The Great Himalayan Food Expedition at O22, Trident, Bandra-Kurla Complex, Mumbai

Purabi Naha at O22 Trident BKC The Himalayan Food Expedition.jpg

I am holding the handi of aromatic Himachali Pulau, which is a part of the menu in The Great Himalayan Food Expedition at O22, Trident, Bandra Kurla, Mumbai.

 

You might have come across many Awadhi, Lucknowi or Konkani food festivals in Mumbai. But how about a Himalayan food festival, with unique flavours from Himachal Pradesh, Kashmir and Uttarakhand cuisine? Although Kashmiri cuisine is popular, Himachal Pradesh and Uttarakhand have many hidden gems in its cuisine, which remains relatively unexplored. Chef Jeewan Singh Rawat, the Head Chef of Indian specialty restaurant Maya at Trident, BKC, realised the true colours of the Himalayan cuisine and is all set to treat Mumbai with a delectable Himalayan lunch and dinner buffet at O22. He is extremely comfortable with this kind of cuisine, as many of these dishes are classics that he grew up with. The Great Himalayan Food Expedition at O22 started from 17th of this month and will be on till 27th February, 2015.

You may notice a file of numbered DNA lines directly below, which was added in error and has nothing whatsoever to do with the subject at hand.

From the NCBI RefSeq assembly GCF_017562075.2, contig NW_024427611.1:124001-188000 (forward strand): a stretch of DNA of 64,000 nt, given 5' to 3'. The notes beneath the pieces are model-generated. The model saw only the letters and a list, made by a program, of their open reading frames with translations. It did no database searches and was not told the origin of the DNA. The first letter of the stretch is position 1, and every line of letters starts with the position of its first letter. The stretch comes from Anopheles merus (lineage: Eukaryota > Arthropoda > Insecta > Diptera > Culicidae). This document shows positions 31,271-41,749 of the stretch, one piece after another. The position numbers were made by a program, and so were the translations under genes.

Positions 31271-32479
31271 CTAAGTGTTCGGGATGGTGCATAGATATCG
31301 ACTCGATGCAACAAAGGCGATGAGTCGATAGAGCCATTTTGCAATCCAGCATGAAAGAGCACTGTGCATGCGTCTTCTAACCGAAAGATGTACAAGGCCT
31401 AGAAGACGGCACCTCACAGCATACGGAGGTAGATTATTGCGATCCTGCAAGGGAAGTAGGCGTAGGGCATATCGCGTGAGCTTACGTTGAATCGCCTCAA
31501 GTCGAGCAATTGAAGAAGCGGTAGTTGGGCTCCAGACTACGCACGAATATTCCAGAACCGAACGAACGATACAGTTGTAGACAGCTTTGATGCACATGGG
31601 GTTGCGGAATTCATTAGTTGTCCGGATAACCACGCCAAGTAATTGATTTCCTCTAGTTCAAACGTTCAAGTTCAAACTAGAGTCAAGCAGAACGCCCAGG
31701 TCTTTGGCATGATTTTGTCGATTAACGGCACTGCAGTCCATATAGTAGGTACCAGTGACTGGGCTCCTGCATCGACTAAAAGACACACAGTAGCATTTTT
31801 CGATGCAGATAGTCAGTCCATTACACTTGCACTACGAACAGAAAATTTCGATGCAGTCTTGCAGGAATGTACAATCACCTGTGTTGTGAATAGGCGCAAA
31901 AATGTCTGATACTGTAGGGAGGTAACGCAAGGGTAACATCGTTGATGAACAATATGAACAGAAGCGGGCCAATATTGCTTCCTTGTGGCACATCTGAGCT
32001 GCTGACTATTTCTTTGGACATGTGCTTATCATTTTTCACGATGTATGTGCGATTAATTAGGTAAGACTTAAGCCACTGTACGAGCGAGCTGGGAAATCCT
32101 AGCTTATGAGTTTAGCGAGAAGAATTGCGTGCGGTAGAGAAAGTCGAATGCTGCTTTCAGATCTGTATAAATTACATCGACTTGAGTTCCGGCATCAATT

Left: Chef Jeewan Singh Rawat. Right: Chef Asish Bhasin.

Left: Chef Jeewan Singh Rawat – The Head Chef of the Indian specialty restaurant Maya. Right: Chef Ashish Bhasin – Executive Chef.

 

In The Great Himalayan Food Expedition at O22, authentic dishes from the Northern India—across the states of Kashmir, Uttarakhand and Himachal Pradesh—will offer you a good choice of both vegetarian and non-vegetarian dishes. It is incredible to see how the chef used indigenous ingredients, some of which procured right from the Himalayan regions, to create wonderful flavours with a rustic appeal. The authenticity in Chef Jeevan’s dishes come from the traditional way of cooking, in addition to using ingredients like pahari noon (salt), jakhiya (black spice used for tempering), bhatt ki dal (lentils), jhugar (rice) and mandua (grain).